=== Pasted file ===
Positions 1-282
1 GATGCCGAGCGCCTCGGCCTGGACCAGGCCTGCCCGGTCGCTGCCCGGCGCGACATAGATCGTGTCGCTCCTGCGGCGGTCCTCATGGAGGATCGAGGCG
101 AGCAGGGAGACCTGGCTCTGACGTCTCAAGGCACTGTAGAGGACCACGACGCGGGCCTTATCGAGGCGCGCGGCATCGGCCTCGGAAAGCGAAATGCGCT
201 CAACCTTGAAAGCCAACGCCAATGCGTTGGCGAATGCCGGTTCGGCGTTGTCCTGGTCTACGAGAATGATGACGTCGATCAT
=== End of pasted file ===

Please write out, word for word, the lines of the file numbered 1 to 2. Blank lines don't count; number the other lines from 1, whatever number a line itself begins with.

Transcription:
Positions 1-282
1 GATGCCGAGCGCCTCGGCCTGGACCAGGCCTGCCCGGTCGCTGCCCGGCGCGACATAGATCGTGTCGCTCCTGCGGCGGTCCTCATGGAGGATCGAGGCG